The Science and Art of Elocution and Oratory: Containing Specimens of the Eloquence of the Pulpit, the Bar, the Stage, the Legislative Hall, and the Battlefield (Google eBook)

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Mason, Baker & Pratt, 1874 - Elocution - 407 pages
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Page 154 - When my eyes shall be turned to behold, for the last time, the sun in heaven, may I not see him shining on the broken and dishonored fragments of a once glorious Union; on States dissevered, discordant, belligerent; on a land rent with civil feuds, or drenched, it may be, in fraternal blood ! Let their last, feeble, and lingering glance rather behold the gorgeous ensign of the republic, now known and honored throughout the earth, still full high advanced, its arms and trophies streaming in their...
Page 146 - Sir, we are not weak, if we make a proper use of those means which the God of nature hath placed in our power. Three millions of people, armed in the holy cause of liberty, and in such a country as that which we possess, are invincible by any force which our enemy can send against us.
Page 58 - If we wish to be free, if we mean to preserve inviolate those inestimable privileges for which we have been so long contending, if we mean not basely to abandon the noble struggle in which we have been so long engaged, and which we have pledged ourselves never to abandon until the glorious object of our contest shall be obtained, we must fight ; I repeat it. sir, we must fight ! An appeal to arms, and to the God of Hosts, is all that is left us ! They tell us, sir, that we are weak, unable to cope...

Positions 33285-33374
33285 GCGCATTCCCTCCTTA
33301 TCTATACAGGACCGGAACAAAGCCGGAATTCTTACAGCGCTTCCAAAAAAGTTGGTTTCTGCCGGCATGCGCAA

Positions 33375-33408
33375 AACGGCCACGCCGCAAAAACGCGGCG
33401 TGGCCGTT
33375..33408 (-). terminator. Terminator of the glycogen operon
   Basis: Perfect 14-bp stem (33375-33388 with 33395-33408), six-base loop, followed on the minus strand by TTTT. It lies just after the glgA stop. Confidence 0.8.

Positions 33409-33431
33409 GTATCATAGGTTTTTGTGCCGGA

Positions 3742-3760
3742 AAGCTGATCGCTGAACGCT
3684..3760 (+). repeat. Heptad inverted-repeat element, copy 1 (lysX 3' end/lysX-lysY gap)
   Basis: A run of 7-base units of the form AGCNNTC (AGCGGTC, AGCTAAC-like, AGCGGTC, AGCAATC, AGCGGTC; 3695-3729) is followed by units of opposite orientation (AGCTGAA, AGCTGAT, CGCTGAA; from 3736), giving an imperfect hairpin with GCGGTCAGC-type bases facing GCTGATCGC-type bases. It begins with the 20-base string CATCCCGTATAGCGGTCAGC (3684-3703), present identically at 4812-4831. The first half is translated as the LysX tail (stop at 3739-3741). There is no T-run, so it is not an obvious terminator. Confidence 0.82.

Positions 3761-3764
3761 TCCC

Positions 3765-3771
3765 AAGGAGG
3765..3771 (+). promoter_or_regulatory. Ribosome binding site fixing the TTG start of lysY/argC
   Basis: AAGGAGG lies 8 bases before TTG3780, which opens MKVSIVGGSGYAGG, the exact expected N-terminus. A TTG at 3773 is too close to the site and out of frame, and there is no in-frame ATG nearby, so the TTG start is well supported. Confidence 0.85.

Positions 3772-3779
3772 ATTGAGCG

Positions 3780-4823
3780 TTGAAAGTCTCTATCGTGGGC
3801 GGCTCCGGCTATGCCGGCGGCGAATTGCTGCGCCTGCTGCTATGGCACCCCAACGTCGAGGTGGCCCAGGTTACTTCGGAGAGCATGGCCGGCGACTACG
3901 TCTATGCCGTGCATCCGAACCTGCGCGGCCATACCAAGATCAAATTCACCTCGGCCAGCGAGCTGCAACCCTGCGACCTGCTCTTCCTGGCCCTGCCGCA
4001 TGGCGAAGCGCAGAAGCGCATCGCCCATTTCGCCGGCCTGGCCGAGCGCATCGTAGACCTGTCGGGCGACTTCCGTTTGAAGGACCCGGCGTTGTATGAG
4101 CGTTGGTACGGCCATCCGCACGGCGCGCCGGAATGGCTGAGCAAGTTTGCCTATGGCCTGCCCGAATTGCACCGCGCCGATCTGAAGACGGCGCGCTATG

Page 145 - Are fleets and armies necessary to a work of love and reconciliation? Have we shown ourselves so unwilling to be reconciled that force must be called in to win back our love ? Let us not deceive ourselves, sir.
Page 226 - Caesar carelessly but nod on him. He had a fever when he was in Spain ; And, when the fit was on him, I did mark How he did shake...
Page 145 - We have petitioned we have remonstrated we have supplicated we have prostrated ourselves before the throne, and have implored its interposition, to arrest the tyrannical hands of the ministry and parliament. Our petitions have been slighted ; our remonstrances have produced additional violence and insult ; our supplications have been disregarded ; and we have been spurned, with contempt, from the foot of the throne.
Page 208 - Hark! They whisper: Angels say, Sister Spirit, come away. What is this absorbs me quite, Steals my senses, shuts my sight, Drowns my spirits, draws my breath?
Page 225 - Dar'st thou, Cassius, now Leap in with me into this angry flood, And swim to yonder point?" Upon the word, Accoutred as I was, I plunged in And bade him follow; so indeed he did. The torrent roared, and we did buffet it With lusty sinews, throwing it aside And stemming it with hearts of controversy; But ere we could arrive the point proposed, Caesar cried, "Help me, Cassius, or I sink!
Page 189 - I appeal to any white man to say, if ever he entered Logan's cabin hungry, and he gave him not meat, if ever he came cold and naked, and he clothed him not.
Page 145 - Let us not deceive ourselves, sir. These are the implements of war and subjugation the last arguments to which kings resort.

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